CNN Environment News

Small oil spills add up to environmental hazard

April 29, 1996
Web posted at: 3:30 p.m. EDT

From Correspondent Bruce Burkhardt

(CNN) -- Images of birds covered in crude oil, their wings tarred to their bodies, standing on beaches blanketed with black ooze have become almost commonplace.


Environmentalists, however, say the impact on the environment of major spills from oil tankers is just a drop in the barrel compared to oil spilled every day.

"What people don't think about is what happens at an oil refinery," said Brent Blackwelder with Friends of the Earth. Pipelines routinely leak and break, he said. (128K AIFF sound or 128K WAV sound)

Pipeline spills reported to the U.S. Department of Transportation average 12 million gallons of petroleum products a year. The Exxon Valdez oil spill, by comparison, spewed out 11 million gallons.

Furthermore, the Environmental Protection Agency says that more than a quarter of the nations' one million underground gasoline and oil tanks leak. And since Valdez ran aground, smaller oil barges have been responsible for two of the three worst U.S. spills.

The General Accounting Office says an average of 16,000 small oil spills seep into waterways each year -- half of them during loading or unloading operations. In more recent years, the GAO estimates that 46 million gallons have spilled per year, more than four times the Valdez spill.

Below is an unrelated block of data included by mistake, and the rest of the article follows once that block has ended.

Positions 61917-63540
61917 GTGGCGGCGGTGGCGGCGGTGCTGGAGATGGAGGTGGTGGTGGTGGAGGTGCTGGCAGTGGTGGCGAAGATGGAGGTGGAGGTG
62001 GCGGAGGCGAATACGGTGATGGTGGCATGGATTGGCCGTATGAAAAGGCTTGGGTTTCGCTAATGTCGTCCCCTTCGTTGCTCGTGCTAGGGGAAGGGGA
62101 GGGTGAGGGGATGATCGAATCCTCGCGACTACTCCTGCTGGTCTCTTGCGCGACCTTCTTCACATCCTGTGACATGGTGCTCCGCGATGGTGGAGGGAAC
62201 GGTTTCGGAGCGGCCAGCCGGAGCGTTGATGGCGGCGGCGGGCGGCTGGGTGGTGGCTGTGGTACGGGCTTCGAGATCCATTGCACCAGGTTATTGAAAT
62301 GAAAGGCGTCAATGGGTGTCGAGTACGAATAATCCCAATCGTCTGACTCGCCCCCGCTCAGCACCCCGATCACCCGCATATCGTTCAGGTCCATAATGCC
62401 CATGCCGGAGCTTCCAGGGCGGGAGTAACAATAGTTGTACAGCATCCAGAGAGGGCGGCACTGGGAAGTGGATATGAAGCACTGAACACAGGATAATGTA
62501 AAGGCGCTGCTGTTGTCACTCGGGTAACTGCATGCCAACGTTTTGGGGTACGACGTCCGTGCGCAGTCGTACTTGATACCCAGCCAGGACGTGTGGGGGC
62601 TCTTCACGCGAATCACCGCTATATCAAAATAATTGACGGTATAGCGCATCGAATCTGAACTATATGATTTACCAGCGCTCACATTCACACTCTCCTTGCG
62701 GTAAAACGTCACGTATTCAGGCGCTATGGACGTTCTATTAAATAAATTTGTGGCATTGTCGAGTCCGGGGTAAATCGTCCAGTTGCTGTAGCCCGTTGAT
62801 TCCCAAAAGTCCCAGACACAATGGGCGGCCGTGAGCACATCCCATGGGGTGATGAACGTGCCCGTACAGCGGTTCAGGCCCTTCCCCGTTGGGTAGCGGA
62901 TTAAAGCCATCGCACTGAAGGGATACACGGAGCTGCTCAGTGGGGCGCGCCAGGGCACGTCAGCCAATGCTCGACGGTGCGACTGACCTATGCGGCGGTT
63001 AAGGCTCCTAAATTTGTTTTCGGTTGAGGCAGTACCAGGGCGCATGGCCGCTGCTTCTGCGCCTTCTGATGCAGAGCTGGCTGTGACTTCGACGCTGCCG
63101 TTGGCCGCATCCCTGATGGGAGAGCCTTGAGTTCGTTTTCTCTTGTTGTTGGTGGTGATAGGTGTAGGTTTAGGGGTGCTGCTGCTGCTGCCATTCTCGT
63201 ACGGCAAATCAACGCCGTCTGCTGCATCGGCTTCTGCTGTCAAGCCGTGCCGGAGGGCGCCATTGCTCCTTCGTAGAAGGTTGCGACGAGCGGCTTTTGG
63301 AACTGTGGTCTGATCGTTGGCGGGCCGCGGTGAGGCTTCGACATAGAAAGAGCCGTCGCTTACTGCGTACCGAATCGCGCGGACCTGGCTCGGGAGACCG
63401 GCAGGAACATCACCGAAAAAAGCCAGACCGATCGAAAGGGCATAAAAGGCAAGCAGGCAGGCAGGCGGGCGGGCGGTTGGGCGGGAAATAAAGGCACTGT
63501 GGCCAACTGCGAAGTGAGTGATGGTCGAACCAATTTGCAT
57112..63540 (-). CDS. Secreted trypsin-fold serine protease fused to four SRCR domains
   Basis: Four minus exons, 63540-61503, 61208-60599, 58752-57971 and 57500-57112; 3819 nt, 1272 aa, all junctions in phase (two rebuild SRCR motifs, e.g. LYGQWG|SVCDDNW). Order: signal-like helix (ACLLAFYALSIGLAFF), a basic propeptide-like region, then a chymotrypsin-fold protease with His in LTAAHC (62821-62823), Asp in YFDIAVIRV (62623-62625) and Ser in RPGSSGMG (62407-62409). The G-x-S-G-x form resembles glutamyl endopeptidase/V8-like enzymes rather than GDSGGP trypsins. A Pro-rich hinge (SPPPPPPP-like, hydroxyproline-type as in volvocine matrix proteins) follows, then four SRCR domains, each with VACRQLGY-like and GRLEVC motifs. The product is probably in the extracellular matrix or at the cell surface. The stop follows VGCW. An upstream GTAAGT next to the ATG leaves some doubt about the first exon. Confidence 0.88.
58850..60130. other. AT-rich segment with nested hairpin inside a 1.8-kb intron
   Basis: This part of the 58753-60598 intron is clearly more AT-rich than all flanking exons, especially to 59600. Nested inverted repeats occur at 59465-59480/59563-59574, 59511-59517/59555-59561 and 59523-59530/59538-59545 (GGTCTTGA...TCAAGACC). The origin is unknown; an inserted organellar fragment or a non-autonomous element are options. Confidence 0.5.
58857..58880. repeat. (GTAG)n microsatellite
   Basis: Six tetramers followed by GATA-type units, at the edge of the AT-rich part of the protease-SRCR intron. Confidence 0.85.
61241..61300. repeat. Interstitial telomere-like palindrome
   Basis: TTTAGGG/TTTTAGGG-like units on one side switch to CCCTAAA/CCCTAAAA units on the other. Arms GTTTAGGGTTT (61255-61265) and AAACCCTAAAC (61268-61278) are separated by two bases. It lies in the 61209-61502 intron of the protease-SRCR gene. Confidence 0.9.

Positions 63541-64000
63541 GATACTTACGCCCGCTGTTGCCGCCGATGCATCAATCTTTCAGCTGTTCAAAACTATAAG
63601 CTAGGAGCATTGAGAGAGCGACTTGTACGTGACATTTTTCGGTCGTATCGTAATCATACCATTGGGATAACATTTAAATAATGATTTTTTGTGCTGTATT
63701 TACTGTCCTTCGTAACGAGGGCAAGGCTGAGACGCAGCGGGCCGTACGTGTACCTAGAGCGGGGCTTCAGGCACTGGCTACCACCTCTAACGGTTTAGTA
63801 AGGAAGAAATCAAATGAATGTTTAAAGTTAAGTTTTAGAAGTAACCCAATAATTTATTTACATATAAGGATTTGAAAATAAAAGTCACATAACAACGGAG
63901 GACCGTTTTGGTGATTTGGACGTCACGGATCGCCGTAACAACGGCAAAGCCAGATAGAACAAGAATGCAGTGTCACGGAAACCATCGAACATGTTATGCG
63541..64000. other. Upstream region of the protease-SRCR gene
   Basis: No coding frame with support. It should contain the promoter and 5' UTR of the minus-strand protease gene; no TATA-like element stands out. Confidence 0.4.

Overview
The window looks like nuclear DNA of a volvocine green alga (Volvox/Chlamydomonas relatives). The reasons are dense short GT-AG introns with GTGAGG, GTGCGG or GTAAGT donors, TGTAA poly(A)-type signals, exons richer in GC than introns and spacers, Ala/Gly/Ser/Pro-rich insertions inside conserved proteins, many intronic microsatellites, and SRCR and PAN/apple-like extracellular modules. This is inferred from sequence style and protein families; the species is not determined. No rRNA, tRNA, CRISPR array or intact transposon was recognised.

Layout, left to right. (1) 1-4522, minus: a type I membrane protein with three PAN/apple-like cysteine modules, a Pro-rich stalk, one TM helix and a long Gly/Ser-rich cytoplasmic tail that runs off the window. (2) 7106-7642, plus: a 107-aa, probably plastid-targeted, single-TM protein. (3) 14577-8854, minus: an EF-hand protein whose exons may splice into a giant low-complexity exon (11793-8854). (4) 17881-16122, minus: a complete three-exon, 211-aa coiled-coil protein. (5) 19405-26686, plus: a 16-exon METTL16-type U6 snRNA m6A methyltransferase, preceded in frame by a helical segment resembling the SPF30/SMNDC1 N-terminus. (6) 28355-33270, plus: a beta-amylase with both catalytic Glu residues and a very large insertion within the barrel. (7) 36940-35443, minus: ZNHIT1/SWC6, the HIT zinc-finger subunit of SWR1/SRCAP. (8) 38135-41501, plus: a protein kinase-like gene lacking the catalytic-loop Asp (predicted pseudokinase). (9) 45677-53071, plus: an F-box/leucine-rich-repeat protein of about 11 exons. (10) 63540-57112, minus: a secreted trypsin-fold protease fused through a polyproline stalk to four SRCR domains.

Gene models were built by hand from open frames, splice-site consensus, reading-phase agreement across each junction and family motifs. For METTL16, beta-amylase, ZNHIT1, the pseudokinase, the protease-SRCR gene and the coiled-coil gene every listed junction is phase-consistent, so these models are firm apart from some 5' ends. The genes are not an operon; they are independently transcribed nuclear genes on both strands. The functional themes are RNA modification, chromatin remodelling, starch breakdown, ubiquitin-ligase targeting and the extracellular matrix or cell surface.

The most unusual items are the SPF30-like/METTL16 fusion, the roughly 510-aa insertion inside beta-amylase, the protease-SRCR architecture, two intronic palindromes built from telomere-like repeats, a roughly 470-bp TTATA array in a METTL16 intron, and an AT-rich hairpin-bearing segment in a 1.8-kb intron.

Legislation to tighten safety regulations on fuel barges and the boats that tow them is pending in Congress. Six years ago, Congress was inspired by the Valdez spill to pass the Oil Pollution Act of 1990, which tightened safety and insurance standards for tankers.

Since then, the oil industry has said it has consistently improved its track record. To its credit, there hasn't been another oil disaster the size of Valdez, and the amount spilled or leaked every day is only a small fraction of the 6 billion gallons the U.S. consumes each year.

Nonetheless, Blackwelder said the amount that is spilled amounts to a multi-billion dollar waste, in lost fuel and cleanup expenses.

"We are still spilling and wasting oil," he said. "We're not treating it as if it's a precious commodity -- we're giving it away." (96K AIFF sound or 96K WAV sound)

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